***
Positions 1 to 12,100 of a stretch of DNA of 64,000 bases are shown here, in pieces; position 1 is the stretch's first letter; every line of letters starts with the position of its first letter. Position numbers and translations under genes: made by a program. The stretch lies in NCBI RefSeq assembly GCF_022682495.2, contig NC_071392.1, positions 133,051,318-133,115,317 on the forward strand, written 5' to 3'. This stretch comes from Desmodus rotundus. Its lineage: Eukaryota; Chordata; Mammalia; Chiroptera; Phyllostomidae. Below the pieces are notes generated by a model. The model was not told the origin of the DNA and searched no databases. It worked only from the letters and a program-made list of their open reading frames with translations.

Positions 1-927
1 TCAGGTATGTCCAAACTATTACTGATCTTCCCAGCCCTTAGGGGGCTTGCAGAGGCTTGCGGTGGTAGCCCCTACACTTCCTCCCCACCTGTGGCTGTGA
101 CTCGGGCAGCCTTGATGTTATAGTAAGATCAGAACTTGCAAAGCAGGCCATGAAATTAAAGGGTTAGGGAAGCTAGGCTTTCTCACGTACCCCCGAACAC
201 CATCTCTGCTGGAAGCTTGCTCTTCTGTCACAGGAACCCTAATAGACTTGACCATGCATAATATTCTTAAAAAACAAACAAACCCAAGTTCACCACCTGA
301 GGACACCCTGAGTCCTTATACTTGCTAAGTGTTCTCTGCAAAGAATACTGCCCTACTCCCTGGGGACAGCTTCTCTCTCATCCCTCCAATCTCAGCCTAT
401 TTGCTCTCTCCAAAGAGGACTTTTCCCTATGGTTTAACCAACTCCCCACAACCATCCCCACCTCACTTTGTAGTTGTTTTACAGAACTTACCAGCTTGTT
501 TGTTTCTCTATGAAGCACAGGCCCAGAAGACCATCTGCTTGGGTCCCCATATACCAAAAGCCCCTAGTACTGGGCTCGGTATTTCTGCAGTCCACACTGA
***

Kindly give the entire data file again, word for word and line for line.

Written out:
Positions 1 to 12,100 of a stretch of DNA of 64,000 bases are shown here, in pieces; position 1 is the stretch's first letter; every line of letters starts with the position of its first letter. Position numbers and translations under genes: made by a program. The stretch lies in NCBI RefSeq assembly GCF_022682495.2, contig NC_071392.1, positions 133,051,318-133,115,317 on the forward strand, written 5' to 3'. This stretch comes from Desmodus rotundus. Its lineage: Eukaryota; Chordata; Mammalia; Chiroptera; Phyllostomidae. Below the pieces are notes generated by a model. The model was not told the origin of the DNA and searched no databases. It worked only from the letters and a program-made list of their open reading frames with translations.

Positions 1-927
1 TCAGGTATGTCCAAACTATTACTGATCTTCCCAGCCCTTAGGGGGCTTGCAGAGGCTTGCGGTGGTAGCCCCTACACTTCCTCCCCACCTGTGGCTGTGA
101 CTCGGGCAGCCTTGATGTTATAGTAAGATCAGAACTTGCAAAGCAGGCCATGAAATTAAAGGGTTAGGGAAGCTAGGCTTTCTCACGTACCCCCGAACAC
201 CATCTCTGCTGGAAGCTTGCTCTTCTGTCACAGGAACCCTAATAGACTTGACCATGCATAATATTCTTAAAAAACAAACAAACCCAAGTTCACCACCTGA
301 GGACACCCTGAGTCCTTATACTTGCTAAGTGTTCTCTGCAAAGAATACTGCCCTACTCCCTGGGGACAGCTTCTCTCTCATCCCTCCAATCTCAGCCTAT
401 TTGCTCTCTCCAAAGAGGACTTTTCCCTATGGTTTAACCAACTCCCCACAACCATCCCCACCTCACTTTGTAGTTGTTTTACAGAACTTACCAGCTTGTT
501 TGTTTCTCTATGAAGCACAGGCCCAGAAGACCATCTGCTTGGGTCCCCATATACCAAAAGCCCCTAGTACTGGGCTCGGTATTTCTGCAGTCCACACTGA